The men charged with blocking him all say the same thing.
You can keep one eye trained on No. 58 every snap of the game. You can walk in with a clever plan to neutralize him and carry it out. And still, he’ll improvise some unforeseen method to carve through space and wreck your offense.
For eight seasons, the best offensive minds in the NFL have dreamed up ways to impede Von Miller. And for eight seasons, the Denver Broncos linebacker has remained one step ahead of them. He’s finished with at least 10 sacks and made the Pro Bowl in each of his six full seasons, and he’s off to another roaring start with four sacks through two games in 2018.
On Sunday, he’ll arrive at M&T Bank Stadium to pose the most daunting threat imaginable to a Ravens offensive line that faltered in a 34-23 Week 2 loss to the Cincinnati Bengals.
“It’s like playing LeBron,” said Ravens defensive coordinator Don “Wink” Martindale, who’s long admired Miller from afar. “You always have to account for him, because he’s that special of a player.”
The Baltimore line would be in for some painful self-analysis even if it weren’t facing one of the NFL’s most devastating defenders in Week 3. In their last game, the Ravens allowed four sacks and eight quarterback hits against a Cincinnati front seven led by Pro Bowl defensive tackle Geno Atkins. On the ground, they averaged just three yards per carry.
Pro Football Focus ranked the offensive line fifth-worst in the league after Week 2, and Marshal Yanda is the only individual blocker to grade in the scouting web site’s top 30 at either guard or tackle.
“They’re a good front, but we didn’t necessarily feel like we played up to par,” said right tackle James Hurst, who will likely bear much of the responsibility for blocking Miller. “No one particularly had a great game. But every guy came in on Friday and was critical of themselves, and we talked it out. Every guy knows we can be better.”
Yanda said the game went downhill so quickly in all phases that the Ravens were forced into an imbalanced attack that does not suit them.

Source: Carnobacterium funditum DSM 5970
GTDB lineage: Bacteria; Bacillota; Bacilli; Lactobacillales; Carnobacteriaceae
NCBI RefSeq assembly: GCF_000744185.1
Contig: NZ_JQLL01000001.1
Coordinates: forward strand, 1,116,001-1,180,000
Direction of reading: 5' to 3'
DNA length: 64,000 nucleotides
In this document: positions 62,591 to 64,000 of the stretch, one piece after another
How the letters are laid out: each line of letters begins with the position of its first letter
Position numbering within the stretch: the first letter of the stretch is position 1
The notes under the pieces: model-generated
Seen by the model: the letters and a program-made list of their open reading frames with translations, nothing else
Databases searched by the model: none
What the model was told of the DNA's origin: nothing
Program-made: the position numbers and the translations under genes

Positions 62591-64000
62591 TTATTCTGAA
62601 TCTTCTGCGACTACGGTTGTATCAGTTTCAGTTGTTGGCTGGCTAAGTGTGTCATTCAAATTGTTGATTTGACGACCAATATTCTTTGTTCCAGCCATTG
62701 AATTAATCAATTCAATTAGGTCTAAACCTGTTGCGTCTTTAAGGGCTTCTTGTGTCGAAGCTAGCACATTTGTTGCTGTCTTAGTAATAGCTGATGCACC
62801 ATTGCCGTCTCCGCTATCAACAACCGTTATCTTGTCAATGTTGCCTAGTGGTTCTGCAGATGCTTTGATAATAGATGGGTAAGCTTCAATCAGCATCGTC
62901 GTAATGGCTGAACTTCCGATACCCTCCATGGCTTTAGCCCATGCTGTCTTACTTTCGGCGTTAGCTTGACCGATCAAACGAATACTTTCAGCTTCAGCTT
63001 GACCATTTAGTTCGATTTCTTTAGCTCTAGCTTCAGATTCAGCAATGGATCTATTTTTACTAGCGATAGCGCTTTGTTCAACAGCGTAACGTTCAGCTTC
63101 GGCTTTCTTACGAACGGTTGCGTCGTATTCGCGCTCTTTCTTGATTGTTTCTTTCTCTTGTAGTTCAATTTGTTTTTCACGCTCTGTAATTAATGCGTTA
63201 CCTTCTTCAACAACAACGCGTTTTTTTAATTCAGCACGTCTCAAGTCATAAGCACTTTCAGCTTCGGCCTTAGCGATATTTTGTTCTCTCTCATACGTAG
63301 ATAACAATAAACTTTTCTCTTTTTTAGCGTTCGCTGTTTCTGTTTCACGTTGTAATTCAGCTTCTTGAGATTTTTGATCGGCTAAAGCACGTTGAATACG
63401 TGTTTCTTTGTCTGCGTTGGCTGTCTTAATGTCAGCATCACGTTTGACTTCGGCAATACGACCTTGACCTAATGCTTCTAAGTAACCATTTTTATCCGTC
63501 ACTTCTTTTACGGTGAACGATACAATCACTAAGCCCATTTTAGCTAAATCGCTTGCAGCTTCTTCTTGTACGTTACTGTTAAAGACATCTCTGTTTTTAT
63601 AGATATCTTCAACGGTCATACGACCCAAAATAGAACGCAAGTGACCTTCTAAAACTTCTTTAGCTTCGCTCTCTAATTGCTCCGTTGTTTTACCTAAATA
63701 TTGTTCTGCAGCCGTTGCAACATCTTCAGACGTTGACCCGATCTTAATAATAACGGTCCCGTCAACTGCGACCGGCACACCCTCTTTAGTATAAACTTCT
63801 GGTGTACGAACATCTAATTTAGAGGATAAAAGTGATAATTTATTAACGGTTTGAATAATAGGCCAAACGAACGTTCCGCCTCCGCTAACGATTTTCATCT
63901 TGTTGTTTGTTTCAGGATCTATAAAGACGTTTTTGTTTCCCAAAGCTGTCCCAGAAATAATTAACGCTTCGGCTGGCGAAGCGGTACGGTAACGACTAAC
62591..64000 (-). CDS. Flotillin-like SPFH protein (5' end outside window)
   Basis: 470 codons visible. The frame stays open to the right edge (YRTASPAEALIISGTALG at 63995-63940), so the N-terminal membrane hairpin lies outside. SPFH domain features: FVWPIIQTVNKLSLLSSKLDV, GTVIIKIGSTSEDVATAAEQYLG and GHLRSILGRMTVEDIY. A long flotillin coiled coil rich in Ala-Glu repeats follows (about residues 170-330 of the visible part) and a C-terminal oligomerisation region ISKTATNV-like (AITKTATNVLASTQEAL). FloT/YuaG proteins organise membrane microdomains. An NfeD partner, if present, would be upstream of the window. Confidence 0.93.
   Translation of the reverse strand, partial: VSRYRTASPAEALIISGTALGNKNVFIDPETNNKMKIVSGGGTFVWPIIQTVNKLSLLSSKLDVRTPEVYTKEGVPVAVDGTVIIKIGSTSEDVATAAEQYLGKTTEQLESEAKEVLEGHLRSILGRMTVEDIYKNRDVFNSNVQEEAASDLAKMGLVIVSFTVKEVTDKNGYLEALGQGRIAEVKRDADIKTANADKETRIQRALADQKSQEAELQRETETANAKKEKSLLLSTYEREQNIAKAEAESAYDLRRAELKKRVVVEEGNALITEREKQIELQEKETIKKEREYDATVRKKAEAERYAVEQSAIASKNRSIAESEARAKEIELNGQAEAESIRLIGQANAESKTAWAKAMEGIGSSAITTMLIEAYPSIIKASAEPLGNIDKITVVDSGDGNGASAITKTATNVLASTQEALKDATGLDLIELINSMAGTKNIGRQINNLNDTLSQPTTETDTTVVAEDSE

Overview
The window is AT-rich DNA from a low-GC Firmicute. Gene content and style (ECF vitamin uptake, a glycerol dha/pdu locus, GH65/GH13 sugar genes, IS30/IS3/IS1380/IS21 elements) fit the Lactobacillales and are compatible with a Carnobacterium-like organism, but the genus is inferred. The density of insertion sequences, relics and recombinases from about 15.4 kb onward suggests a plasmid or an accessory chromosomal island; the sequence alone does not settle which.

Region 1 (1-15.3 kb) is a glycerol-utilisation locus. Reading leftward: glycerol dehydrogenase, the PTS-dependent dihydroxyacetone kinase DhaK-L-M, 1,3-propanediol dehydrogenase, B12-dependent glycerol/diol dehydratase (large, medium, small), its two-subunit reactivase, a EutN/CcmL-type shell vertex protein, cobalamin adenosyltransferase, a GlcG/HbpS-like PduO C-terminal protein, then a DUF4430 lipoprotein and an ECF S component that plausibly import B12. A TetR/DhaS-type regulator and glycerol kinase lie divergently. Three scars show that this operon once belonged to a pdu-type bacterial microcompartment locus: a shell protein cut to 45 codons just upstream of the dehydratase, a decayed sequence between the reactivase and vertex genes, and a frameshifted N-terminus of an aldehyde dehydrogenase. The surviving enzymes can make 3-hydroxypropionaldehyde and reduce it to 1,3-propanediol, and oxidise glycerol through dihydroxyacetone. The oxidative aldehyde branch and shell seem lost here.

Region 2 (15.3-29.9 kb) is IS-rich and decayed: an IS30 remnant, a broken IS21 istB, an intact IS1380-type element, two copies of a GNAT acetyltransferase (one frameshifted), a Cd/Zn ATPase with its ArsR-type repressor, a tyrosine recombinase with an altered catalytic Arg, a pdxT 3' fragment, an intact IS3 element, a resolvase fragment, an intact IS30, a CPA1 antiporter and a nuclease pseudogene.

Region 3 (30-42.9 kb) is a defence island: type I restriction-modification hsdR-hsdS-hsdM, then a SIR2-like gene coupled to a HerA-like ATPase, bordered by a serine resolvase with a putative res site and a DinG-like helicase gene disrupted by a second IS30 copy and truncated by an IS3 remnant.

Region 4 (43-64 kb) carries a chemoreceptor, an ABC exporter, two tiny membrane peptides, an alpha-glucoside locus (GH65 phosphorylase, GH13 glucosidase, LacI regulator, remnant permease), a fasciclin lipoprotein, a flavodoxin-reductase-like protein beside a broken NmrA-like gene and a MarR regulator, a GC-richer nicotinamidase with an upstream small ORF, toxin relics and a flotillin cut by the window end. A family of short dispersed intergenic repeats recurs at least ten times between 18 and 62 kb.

“They’ve got a good front and when you put them in those situations where we’re going to pass the ball a ton, guys are going to get beat more,” he said. “But I was happy with the way we fought and we got back into that game. … I was just telling the young guys, it’s week to week in this business. That’s exactly what happens. You’re up 30 points in Week 1 and then you’re down 21. That’s the nature of the beast with this game, and you’ve just got to fight. No matter what the score is, you’ve got to go out and do your job at a high level.”
The performance in Cincinnati was a bitter twist for a group that seemed to be on the upswing given the sound health of Yanda and fellow starting guard Alex Lewis. Yanda, the six-time Pro Bowl selection, missed all but two games last season after he fractured his ankle, and Lewis did not play at all because of a shoulder injury.
With both in the lineup, Ravens quarterback Joe Flacco had ample time to throw in a 47-3 opening week slaughter against the Buffalo Bills. That changed immediately in Cincinnati, where he was sacked to end the first drive of the game.
“In two weeks, we’ve had two vastly different performances,” Hurst said.
Several of the team’s linemen have played below their expected levels, albeit in small sample sizes.
Left tackle Ronnie Stanley has practiced with a brace on his right arm after exiting the Bengals game in the fourth quarter. The Ravens hoped their 2016 first-round pick would be a Pro Bowl player by now, but he did not make a major leap in his second season and is off to a difficult start in his third, grading 45th among all tackles according to Pro Football Focus.